and is prohibited on any one, or a combination of grounds of

unfair discrimination listed in subsection (1).

[24] In developing and implementing the EE plan the employer has to ensure that it

has in place policies or practice which are rationally connected to the objectives

sought to be achieved. The objectives must be aligned to the constitutional values

and ideals envisaged in section 9 of the Constitution which reads as follows:

1. Everyone is equal before the law and has the right to equal protection

and benefit of the law.

2. Equality includes the full and equal enjoyment of all rights and

freedoms. To promote the achievement of equality, legislative and other

measures designed to protect or advance persons, or categories of

persons, disadvantaged by unfair discrimination may be taken.

3. The state may not unfairly discriminate directly or indirectly against

anyone on one or more grounds, including race, gender, sex,

pregnancy, marital status, ethnic or social origin, colour, sexual

orientation, age, disability, religion, conscience, belief, culture, language

and birth.

4. No person may unfairly discriminate directly or indirectly against anyone

on one or more grounds in terms of subsection (3). National legislation

must be enacted to prevent or prohibit unfair discrimination.


5. Discrimination on one or more of the grounds listed in subsection (3) is

unfair unless it is established that the discrimination is fair.

[25] In terms of the EEA an employer can develop an EEA plan that is operational

for either one or five years. The employer is further required in terms of section

16 of the EEA to consult with all the designated and non-designated

employees in the development and implementation of the EE plan.


[26] The two key issues raised by the applicant in this matter are that; she was

discriminated against when the first round of interviews was halted and then

extended. The second point is that the respondent was not justified in applying

the affirmative action measures to deprive her of the appointment to the

position in question in the absence of an EE plan.

[27] The other point raised by the applicant is that the recruitment process followed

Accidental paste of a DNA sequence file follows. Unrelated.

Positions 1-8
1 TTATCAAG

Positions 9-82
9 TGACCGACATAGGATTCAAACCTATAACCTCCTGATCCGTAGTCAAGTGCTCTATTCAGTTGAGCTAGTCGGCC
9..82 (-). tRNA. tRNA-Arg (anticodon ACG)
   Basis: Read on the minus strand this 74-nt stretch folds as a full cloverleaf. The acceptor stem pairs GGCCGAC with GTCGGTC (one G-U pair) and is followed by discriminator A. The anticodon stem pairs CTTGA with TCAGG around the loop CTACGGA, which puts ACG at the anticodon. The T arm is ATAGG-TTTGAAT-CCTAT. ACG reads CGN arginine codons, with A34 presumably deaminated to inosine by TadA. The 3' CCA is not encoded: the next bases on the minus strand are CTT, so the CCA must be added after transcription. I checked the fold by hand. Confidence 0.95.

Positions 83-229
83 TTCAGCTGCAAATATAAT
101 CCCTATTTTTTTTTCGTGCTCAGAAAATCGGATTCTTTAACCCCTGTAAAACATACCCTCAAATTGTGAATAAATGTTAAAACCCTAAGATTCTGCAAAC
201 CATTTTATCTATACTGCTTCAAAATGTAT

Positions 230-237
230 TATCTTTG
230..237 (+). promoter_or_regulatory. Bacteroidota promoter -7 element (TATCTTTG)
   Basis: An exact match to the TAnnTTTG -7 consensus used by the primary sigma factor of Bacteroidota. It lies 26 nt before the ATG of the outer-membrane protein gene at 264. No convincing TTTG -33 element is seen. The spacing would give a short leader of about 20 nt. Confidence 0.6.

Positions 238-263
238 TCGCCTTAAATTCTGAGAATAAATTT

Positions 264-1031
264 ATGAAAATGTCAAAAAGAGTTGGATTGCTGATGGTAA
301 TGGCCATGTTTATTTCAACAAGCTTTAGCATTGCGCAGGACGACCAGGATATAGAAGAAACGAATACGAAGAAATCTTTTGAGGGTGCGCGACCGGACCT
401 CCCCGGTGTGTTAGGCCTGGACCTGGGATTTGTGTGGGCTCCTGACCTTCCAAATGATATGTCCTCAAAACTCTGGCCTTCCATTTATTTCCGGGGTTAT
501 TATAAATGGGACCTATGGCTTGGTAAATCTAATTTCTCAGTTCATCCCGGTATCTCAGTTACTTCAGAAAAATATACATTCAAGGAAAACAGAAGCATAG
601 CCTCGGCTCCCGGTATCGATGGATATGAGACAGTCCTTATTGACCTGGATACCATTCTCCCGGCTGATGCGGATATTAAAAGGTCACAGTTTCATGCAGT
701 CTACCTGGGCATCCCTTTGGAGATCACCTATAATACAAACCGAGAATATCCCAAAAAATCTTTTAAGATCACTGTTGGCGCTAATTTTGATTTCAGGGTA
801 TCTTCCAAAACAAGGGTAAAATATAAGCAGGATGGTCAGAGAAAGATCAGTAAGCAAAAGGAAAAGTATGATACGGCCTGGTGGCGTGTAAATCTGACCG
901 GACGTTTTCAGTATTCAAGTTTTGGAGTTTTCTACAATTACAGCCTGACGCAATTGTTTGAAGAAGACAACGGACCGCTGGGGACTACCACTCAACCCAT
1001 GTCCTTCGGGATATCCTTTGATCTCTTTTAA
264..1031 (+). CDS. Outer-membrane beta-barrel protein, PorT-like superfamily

by the respondent was irregular and unfair. This is based on the fact that the

recruitment process was extended after the completion of the first round of the


[28] It seems to me apposite to deal first with the two other issues raised by the

applicant in her pleadings. I will revert to the above issues later in this


[29] The first issue in this regard is that the respondent in appointing Ms

Madidimole did not take into account knowledge and skills, and experience into

account. The case of the respondent on the other hand is that the appointment

of MS Madidimole, was made on merit and the fact that she was an African

female was an added bonus but not a decisive consideration in the overall

decision to appoint her.

[30] During cross-examination the applicant readily conceded that she did not

question Ms Madidimole's qualification for the post and also that she was the

better qualified person for the post. It is thus clear from the evidence that Ms.

Madidimole was appointment on merit, as a candidate who scored the highest

in the interview. The contention that the appointment did not take into account

skills and experience accordingly falls away.

8 Was the extension of the recruitment process irregular?

[31] It is common cause that after the interview process was extended other

employees were invited to apply. In this regard two candidates applied, were

shortlisted and interviewed. One of them, namely Ms Madidimole, was


[32] The respondent contended that the extension of the interview process was

allowed by the recruitment policy. It is clear from the reading of the recruitment

policy and specifically clause 2.2 thereof, that it was never intended for the

recruitment policy to be as rigid as suggested by the applicant but rather that it

would serve as a guideline.

[33] The approach adopted by the respondent in extending the recruitment process

is similar to that followed in NEHAWU and Another v Office of the Premier of

the Eastern Cape and Another,1 where the court found that the policy was a

guideline and could be deviated from when necessary. The view that the

respondents recruitment policy is not rigid and serves as a guideline find

support in clause 2.2 of the policy which reads as follows:

In line...